Το διαδίκτυο έχει γίνει μέρος της ζωής μας μέρα και νύχτα. Πολλοί άνθρωποι αρχίζουν τη μέρα τους ελέγχοντας τα email τους, την πρόγνωση του καιρού, τις ασκήσεις που έχουν δώσει στους μαθητές τους από την προηγούμενη στον υπολογιστή τους, το tablet τους ή ακόμη και από το smartphone τους και την ολοκληρώνουν ελέγχοντας με τον ίδιο τρόπο τις τελευταίες εκκρεμότητες της μέρας που πέρασε από το κρεβάτι τους πριν κοιμηθούν. Απ’ όλα αυτά αντλαμβανόμαστε ότι το διαδίκτυο υπάρχει παντού για να μας βοηθάει στη δουλειά μας, να μας φέρνει σε επαφή με συναδέλφους, συνεργάτες και αγαπητά πρόσωπα. Ποια είναι όμως η συμμετοχή κάθε ηπείρου σε αυτό που σήμερα λέμε internet; Ας μελετήσουμε το παρακάτω σχέδιο και ας αντλήσουμε τις πληροφορίες που θέλουμε.
Have you ever wondered how you can keep your kids reading, thinking, and writing while hanging with the family over summer break? Catching some movies, taking trips, enjoying sunny days and slow nights, you’ll have the makings to create your own great stories, so why not inspire your kids with some fun stuff from great writers and their books? A few of my favorite ideas are as follows:
You could try a summer reading list with bestseller, popular, and favorites from other sources, including libraries, publishers, book stores, literary supplements, parenting sites, and even literacy organizations.
The Book That Turned Into A Movie
Who doesn’t love ridiculous plots and hi-tech silliness? Take in a flick or two at a local cinema or multiplex. You might also encourage your kids to read the book or graphic novel that inspired the movie. See if they liked the book or movie better and why.
Act It Out
No matter your age, call on the fun summer spirit of performance. Reading aloud can be magical. Anywhere will do, since the fun is in the doing. Suddenly, the yard becomes an ancient Athenian theatre, Roman camp, or medieval court. Declaim on the porch steps that supper is ready and let your kids and their friends’ stage performances. Read, act, and enjoy!
At-Home Learning Curricula
Use the web to find helpful things. Many websites, such as Reading is Fundamental and PBS Kids! offer free summer learning curriculum for parents. You can prepare for trips to fun museums, historic sites, and nature preserves, all of which are great for a day-trip or quick half-break. Maybe read a story or book with relevant background before heading out. You’ll have more to think about and discuss on the way back.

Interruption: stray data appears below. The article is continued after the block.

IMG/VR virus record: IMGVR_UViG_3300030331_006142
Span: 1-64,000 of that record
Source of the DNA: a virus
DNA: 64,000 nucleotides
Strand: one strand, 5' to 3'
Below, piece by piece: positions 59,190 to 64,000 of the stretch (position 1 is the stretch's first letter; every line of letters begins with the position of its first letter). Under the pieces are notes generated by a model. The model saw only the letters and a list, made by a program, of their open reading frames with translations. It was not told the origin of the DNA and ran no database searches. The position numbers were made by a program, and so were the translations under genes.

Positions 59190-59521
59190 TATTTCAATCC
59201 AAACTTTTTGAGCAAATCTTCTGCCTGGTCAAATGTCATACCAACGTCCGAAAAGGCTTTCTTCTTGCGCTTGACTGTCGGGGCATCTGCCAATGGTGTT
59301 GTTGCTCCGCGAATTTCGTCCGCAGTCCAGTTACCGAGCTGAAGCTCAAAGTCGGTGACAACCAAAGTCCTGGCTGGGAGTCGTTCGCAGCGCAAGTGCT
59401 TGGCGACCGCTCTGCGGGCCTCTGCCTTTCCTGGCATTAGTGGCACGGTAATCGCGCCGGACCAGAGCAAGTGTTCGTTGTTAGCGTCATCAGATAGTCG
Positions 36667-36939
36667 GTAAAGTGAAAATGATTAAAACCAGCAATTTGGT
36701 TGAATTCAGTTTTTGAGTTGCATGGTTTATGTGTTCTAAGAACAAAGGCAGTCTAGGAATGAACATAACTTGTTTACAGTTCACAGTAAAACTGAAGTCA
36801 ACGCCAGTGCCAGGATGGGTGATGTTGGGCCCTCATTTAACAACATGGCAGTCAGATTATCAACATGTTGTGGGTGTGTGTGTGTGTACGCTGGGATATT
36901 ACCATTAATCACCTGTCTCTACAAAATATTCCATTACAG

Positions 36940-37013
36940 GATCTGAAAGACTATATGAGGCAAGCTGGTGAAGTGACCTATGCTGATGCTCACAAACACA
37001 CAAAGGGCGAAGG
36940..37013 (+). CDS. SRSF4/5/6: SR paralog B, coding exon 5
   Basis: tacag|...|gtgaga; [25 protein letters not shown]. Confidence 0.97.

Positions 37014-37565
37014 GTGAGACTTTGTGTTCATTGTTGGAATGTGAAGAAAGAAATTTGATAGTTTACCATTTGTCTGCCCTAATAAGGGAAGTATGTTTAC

Explore Your Nation
Reading about the country and its people is always illuminating and usually fun, so try this for a change: read up on the nation’s amusement parks and sports. Baseball is quite interconnected with the social and political history of this country and reflects the changing views and beliefs of different regions and those congregating in them. Read something about the history of amusements, traveling entertainers, roller coasters, and the people involved in making or selling them. It’s all history, culture, and fun. When your trip or game is over you can always find more elsewhere.
Keep Track With A Journal
Keeping a journal will preserve the moments and provide creative inspiration and material later. Recording the summer and all that happened, whether on email, online, or in a notebook, will allow your children to remember what they did, when, with whom, and what they thought and felt at the time. It will sharpen their observation, their pens, and provide a basis from which to create something more later.
Does your child have a friend that is traveling or leaving for camp? Why not have them become pen pals and send post cards and letters during the break? It’ll be a quiet and relaxing moment, allowing, if they wish, for reflection.
Finding time for online activities may lead you to one of the fun educational summer camps aimed at kids that want to write. One such entity is the BoomWriter Storytellers Camp. Participants in the week-long writing camps get daily writing lessons and creative inspiration from Diary of a Wimpy Kid author Jeff Kinney. At the end of each week, kids get published copies of the books they’ve produced.
Find Quiet Time
Between day camps, sports camps, and play dates it can be tough to find personal quiet time. Kids need it, too, and if your child isn’t inclined to read, suggest they try during one of these times: mornings before the day kicks in, when the afternoon heat is worst, or evening, maybe before bedtime: they might choose to write their journal then, too.
Hope this helps and that you all enjoy your summers.